The skinny: emis­sions trad­ing

In re­sponse to read­ers’ ques­tions around last month’s car­bon fea­ture, El­e­ment asked Ben Cole­man, di­rec­tor, com­modi­ties, car­bon and en­ergy at West­pac to com­ment on the past, and the fu­ture, of New Zealand’s car­bon mar­ket.

Element - - Architecture Feature -

1: What have we seen in the first two years of the NZ ETS?

West­pac played a crit­i­cal role in the es­tab­lish­ment and com­mence­ment of the New Zealand Emis­sions Trad­ing Scheme (NZ ETS), as the first fi­nan­cial in­sti­tu­tion to make a mar­ket and fa­cil­i­tate trans­par­ent price dis­cov­ery. Trad­ing in the NZETS be­gan in April 2010, with West­pac pub­lish­ing a two-way price for buy­ing or sell­ing New Zealand Units (NZUs). Over the first six months ac­tiv­ity in­volved parcels of spot New Zealand Units (NZUs). As par­tic­i­pants gained more ex­pe­ri­ence in car­bon mar­kets, in­ter­na­tional units such as As­signed Amount Units (AAUs), Cer­ti­fied Emis­sion Re­duc­tions (CERs), Emis­sion Re­duc­tion Units (ERUs) and Re­moval Units (RMUs) were all traded. To­day, mar­ket ac­tiv­ity in­cludes spot and for­ward trans­ac­tions of all el­i­gi­ble units, spot and for­ward swap agree­ments and re­pur­chase agree­ments. Con­sid­er­ing its size, the mar­ket is rea­son­ably ef­fi­cient and liq­uid. Par­tic­i­pants have good indi­ca­tions of where car­bon units are trad­ing and the mar­ket has linked well with the in­ter­na­tional mar­ket.

2. Why has the car­bon price fallen so far?

Par­tic­i­pants who have li­a­bil­i­ties un­der the NZETS have the choice to ei­ther pur­chase and sur­ren­der NZ domestic units such as NZUs or in­ter­na­tional off­set units such as CERs, ERUs and RMUs. As such NZUs are 100% sub­sti­tutable with in­ter­na­tional units and emit­ters will usu­ally pur­chase the low­est cost unit to sur­ren­der for their an­nual emis­sion li­a­bil­i­ties. The price of in­ter­na­tional units trade as a func­tion of sup­ply and de­mand and the in­ter­na­tional mar­ket is cur­rently mas­sively over­sup­plied and hence the price of car­bon has fallen to record lows. There are sev­eral rea­sons for the lower in­ter­na­tional price in­clud­ing slug­gish Euro­pean eco­nomic growth, new en­ergy ef­fi­ciency stan­dards to drive lower emis­sions through­out Europe, more CERs pro­duced through United Na­tions schemes than the mar­ket ex­pected and a mas­sive sup­ply of ERUs coming from coun­tries such as Ukraine and Rus­sia which has flooded the mar­ket. As a re­sult the in­ter­na­tional price has fallen and NZUs have been dragged lower at the same time. NZUs how­ever are trad­ing at a pre­mium to th­ese in­ter­na­tional units as the lo­cal sup­ply of NZUs re­mains tight due to foresters hold­ing their units. In ad­di­tion NZUs re­main the unit with the least risk of on­go­ing reg­u­la­tory change within the NZETS.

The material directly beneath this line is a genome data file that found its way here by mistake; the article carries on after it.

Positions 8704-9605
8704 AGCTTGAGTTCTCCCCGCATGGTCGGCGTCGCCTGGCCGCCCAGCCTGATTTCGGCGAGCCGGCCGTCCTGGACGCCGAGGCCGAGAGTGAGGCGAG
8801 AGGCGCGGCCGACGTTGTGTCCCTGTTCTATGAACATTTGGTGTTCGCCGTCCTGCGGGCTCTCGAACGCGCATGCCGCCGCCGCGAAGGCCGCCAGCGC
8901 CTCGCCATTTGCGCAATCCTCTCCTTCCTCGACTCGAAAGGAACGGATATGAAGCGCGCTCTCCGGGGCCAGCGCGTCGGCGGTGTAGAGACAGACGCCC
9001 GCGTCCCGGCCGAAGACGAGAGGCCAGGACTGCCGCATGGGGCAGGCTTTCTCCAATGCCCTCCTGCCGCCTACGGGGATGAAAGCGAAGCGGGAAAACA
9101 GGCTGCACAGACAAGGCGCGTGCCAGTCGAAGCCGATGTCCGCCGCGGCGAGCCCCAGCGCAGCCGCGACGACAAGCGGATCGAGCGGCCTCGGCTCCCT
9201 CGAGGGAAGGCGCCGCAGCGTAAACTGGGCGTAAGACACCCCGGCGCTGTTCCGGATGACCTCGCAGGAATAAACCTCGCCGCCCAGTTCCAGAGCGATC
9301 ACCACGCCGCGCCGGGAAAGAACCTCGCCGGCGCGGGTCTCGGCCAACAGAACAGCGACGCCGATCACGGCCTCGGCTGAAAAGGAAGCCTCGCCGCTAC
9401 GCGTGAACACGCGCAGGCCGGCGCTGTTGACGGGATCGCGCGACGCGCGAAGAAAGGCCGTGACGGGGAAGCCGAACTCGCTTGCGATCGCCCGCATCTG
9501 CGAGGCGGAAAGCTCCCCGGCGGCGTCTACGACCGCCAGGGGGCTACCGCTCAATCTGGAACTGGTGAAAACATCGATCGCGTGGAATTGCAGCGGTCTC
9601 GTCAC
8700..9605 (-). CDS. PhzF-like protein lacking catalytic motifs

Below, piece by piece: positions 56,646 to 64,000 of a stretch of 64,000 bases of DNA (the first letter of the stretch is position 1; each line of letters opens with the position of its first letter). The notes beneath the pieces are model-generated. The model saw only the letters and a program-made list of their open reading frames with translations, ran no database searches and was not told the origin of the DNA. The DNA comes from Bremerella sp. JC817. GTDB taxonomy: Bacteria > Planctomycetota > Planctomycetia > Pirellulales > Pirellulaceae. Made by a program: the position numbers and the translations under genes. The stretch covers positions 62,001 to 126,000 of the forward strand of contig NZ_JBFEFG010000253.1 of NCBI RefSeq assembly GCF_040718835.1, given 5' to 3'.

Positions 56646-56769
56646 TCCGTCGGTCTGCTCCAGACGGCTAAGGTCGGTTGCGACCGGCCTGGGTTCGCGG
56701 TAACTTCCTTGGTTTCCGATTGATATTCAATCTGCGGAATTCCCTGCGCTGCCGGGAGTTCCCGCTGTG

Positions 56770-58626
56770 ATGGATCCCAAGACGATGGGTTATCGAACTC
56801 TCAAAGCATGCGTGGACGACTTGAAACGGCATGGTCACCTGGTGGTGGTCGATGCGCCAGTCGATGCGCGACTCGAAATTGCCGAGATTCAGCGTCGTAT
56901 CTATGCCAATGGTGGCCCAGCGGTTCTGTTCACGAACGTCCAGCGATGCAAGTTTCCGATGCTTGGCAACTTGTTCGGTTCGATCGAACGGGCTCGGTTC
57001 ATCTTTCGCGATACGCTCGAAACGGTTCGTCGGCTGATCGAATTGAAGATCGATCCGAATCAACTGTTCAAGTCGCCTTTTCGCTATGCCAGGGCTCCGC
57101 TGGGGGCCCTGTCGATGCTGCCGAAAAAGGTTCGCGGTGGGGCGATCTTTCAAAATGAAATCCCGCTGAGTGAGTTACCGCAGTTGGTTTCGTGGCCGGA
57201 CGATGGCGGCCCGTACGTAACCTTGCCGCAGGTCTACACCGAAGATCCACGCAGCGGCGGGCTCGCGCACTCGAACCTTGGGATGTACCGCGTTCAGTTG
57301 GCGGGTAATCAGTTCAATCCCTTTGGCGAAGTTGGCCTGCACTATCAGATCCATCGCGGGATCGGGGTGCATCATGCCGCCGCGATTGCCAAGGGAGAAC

3. Crys­tal ball: what will hap­pen to in­ter­na­tional car­bon mar­kets in 5, 10, 20 years?

Cli­mate change is of in­creas­ing im­por­tance to gov­ern­ments around the world due to the im­pact of ris­ing tem­per­a­tures. To re­duce the im­pacts of cli­mate change the world needs to re­duce the amount of green­house gases that are re­leased into the at­mos­phere. The most ef­fec­tive way of re­duc­ing green­house gases is to put a price on them thereby en­sur­ing peo­ple fac­tor the ex­ter­nal­ity into their de­ci­sion mak­ing. On this ba­sis it is rea­son­able to as­sume that 1) the vol­ume of car­bon traded will sig­nif­i­cantly in­crease over the next 20 years as more of the world prices the green­house gas ex­ter­nal­ity; and 2) the price of car­bon will in­crease thereby en­cour­ag­ing emit­ters to re­duce the amount of green­house gas re­leased from their op­er­a­tion by chang­ing the way they do things. James & Wells In­tel­lec­tual Prop­erty has achieved a mas­sive 43 per cent re­duc­tion in emis­sions dur­ing its first year be­ing CEMARS® cer­ti­fied. As the first in­tel­lec­tual prop­erty law firm in the world to achieve cer­ti­fi­ca­tion, this re­duc­tion blitzed the firm’s car­bon foot­print re­duc­tion tar­get by more than eight times. Se­nior as­so­ciate Jonathan Lu­cas, who heads the firm’s Sus­tain­able Busi­ness Com­mit­tee, says the process of mea­sur­ing and un­der­stand­ing James & Wells’ emis­sions and im­pact on the en­vi­ron­ment has been chal­leng­ing but re­ward­ing. The an­nual In­no­va­tor Award from En­vi­ron­men­tal Choice New Zealand has been won by fit­ness cen­tre com­pany Les Mills. Its Christchurch city gym on the edge of the CBD “red zone” was the first in the coun­try to meet a new stan­dard, devel­oped last year for sus­tain­abil­ity and “green” gym op­er­a­tions. The in­no­va­tion award co­in­cides with the an­nounce­ment by the New Zealand Eco­la­belling Trust that three more Les Mills gyms have qual­i­fied to wear the En­vi­ron­men­tal Choice badge. They are based in Hutt City and Auck­land’s New Lynn and Brit­o­mart. *The SBN – or Sus­tain­able Busi­ness Net­work charts a path to profit that ben­e­fits com­mu­ni­ties, em­ploy­ees and the nat­u­ral en­vi­ron­ment as well as share­hold­ers – profit for the 21st cen­tury. This col­umn cov­ers busi­ness from SBN mem­bers.

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